Hollywoodland Tells a Fallen Superhero's Hopeless Tale
- Friday, September 08, 2006
DVD Release Date: February 6, 2007
Theatrical Release Date: September 8, 2006
Rating: R (for language, some violence and sexual content)
Run Time: 126 min.
Director: Allen Coulter
Actors: Ben Affleck, Adrien Brody, Diane Lane, Bob Hoskins, Robin Tunney, Lois Smith
Steeped in film noir atmospherics, and with star power to burn, Hollywoodland is about the man in "man of steel," the guy who puts on the cape but can't fly. It's about an actor, not a character - a look at the seamy side of the glamorous stars and the studio executives who could make or break them. It's a seedy story of the lives of the rich and famous.
Superman Returns revived the superhero's franchise this past summer, but this fall's Hollywoodland gives us a much more serious side to the Superman story. Unfortunately, this tale of the rise and fall of actor George Reeves - cast as TV's Superman, but subsequently unable to shake free from the audience's association of him with that role - delivers the same mixed results as Bryan Singer's over-hyped vision of the superhero.
The film opens with the death of Reeves (Ben Affleck) from a gunshot wound. "Superman's suicide" would prove to be a rude awakening for the nation's youth, forced to reconcile their hopeful idealism with grim reality. But for private investigator Louis Simo (Adrien Brody), it's an opportunity. Working a tip from a friendly law-enforcement official, Simo plants stories in the press suggesting that Reeves' death may have been a homicide, then struggles to piece together a coherent theory of Reeves' demise before the skeptical press corps catches on to Simo's questionable motives.
Enlisting Reeves' mother (Lois Smith) to reopen the case on Reeves' death, Simo looks to the other women in Reeves' life, including a studio executive's wife (Diane Lane) and Reeves' fiancée (Robin Tunney), as possible suspects in his death. The pressure of his investigation gives Simo a temporary focus and purpose that distracts from his failed marriage and growing distance from his son, but the more Simo learns about Reeves, the more he discovers parallels between his own life and that of the Hollywood star.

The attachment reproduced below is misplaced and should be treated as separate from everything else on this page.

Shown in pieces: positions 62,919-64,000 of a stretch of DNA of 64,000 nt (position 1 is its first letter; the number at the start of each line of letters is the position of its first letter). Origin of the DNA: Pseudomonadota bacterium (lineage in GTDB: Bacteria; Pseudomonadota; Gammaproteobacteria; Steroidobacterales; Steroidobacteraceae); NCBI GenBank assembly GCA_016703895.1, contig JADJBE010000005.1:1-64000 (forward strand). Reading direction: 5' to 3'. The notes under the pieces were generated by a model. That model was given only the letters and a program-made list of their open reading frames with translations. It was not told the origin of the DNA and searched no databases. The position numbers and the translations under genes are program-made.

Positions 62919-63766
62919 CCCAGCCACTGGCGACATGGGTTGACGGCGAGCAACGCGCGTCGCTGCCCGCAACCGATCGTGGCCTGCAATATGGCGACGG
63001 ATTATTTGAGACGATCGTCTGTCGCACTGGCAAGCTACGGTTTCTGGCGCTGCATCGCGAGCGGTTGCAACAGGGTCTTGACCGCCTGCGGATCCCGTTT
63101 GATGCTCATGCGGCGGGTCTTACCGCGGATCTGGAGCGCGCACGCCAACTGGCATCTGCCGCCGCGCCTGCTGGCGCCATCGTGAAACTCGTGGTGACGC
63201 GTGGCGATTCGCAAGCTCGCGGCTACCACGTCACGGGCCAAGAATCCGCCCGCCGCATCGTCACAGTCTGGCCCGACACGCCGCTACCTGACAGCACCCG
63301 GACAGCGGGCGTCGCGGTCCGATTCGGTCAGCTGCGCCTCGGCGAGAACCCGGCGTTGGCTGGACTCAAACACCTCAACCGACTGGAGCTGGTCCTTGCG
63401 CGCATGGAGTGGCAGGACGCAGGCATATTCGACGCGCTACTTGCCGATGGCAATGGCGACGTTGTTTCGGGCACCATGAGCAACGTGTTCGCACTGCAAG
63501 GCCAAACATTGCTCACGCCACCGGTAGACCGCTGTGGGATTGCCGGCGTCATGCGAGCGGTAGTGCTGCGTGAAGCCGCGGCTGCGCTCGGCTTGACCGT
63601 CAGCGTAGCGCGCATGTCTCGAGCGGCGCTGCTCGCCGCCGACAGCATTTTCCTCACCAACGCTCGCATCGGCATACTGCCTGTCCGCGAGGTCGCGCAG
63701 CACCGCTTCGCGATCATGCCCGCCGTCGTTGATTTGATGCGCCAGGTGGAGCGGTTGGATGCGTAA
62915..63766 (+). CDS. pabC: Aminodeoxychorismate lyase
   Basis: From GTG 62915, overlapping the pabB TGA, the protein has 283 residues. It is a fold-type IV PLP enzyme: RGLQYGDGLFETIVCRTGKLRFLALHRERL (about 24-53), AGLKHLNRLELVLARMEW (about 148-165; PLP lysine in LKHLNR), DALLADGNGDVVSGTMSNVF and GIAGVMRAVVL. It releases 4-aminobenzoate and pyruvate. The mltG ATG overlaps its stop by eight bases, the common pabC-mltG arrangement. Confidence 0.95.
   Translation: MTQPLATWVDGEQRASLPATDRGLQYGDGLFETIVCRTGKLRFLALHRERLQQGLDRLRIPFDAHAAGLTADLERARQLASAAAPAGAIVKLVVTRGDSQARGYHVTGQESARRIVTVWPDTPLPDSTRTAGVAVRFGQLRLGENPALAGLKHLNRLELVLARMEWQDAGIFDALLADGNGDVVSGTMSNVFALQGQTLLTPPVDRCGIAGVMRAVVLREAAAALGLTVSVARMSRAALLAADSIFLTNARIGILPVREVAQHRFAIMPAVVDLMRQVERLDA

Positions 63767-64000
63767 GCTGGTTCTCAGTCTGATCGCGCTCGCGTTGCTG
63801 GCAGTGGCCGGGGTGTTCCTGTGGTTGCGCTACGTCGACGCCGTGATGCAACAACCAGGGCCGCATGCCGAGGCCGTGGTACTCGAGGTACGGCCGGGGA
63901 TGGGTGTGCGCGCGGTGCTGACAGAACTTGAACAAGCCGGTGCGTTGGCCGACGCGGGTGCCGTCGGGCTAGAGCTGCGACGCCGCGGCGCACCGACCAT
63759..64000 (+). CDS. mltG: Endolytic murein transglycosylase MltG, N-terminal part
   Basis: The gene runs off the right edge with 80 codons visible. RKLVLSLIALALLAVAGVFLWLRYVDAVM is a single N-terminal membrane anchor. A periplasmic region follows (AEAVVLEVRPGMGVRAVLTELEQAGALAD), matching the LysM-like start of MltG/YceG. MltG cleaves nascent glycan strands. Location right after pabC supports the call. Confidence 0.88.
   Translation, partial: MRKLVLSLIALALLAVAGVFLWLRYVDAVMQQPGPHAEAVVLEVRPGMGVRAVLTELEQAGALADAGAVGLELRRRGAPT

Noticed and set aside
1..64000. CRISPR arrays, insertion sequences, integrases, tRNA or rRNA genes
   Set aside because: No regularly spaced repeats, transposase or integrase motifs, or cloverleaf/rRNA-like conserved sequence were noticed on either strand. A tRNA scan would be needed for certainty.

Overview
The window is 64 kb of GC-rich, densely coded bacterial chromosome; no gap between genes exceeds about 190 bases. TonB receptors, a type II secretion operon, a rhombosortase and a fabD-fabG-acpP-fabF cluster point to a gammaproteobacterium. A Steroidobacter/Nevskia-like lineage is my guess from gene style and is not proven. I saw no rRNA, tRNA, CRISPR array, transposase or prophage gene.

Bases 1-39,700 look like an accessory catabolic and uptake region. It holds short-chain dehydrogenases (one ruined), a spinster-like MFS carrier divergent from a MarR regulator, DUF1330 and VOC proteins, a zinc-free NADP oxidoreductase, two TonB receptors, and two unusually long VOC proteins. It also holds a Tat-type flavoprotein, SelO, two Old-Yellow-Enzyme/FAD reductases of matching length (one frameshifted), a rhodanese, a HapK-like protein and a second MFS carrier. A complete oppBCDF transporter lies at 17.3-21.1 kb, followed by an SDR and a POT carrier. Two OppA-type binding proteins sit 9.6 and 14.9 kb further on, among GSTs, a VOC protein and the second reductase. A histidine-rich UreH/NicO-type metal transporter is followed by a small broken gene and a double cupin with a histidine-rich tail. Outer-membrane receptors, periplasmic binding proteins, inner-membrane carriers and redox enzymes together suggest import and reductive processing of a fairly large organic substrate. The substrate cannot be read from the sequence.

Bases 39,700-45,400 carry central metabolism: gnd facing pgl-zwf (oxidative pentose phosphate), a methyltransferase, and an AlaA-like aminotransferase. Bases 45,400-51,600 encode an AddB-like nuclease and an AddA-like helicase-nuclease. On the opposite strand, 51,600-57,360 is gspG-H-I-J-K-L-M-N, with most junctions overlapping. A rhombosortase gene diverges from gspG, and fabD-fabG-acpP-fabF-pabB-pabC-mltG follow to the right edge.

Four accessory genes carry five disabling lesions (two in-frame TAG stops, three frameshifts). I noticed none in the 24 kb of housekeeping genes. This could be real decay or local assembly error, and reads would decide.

Director Allen Coulter brings a visual elegance to the production, but the story, leaning heavily on Simo's character, isn't pretty. Reeves' most famous character notwithstanding, there's little that's "super" on display here. It's vanity, lust and covetousness all wrapped up in a dreary package. No one learns anything from their personal failures or acknowledges the pain they cause others. Simo justifies his behavior as a way to "make a buck" - a working man's credo that might carry more weight were his actions reputable or his income more devoted to his alienated wife and child.
But Hollywoodland is not a cautionary tale, and it certainly isn't inspirational. At times, it's a conspiracy film, but even in this, it ultimately robs viewers of any speculative theories about Reeves' death. We're left with a sad portrait of personal and professional failure.
The acting, with one crucial exception, is outstanding. The cast full of Oscar nominees includes Brody, who inhabits his role as private investigator, and Lane, who is by turns sexy, vulnerable, scorned and submissive. But Affleck's performance as Reeves anchors the film, and it's not the slam-dunk needed to make viewers forget a string of performances that squandered any good will the actor earned with his strong performance in 2002's Changing Lanes. This is Affleck's movie, and it proves to be too much for him to carry. He has baggage of his own to overcome - remember the slings and arrows that greeted the instantly infamous flop, Gigli? - but Affleck's career has been charmed in a way that Reeves' never was. Indeed, Affleck's ability to land plum roles is more mysterious than anything in "Hollywoodland."
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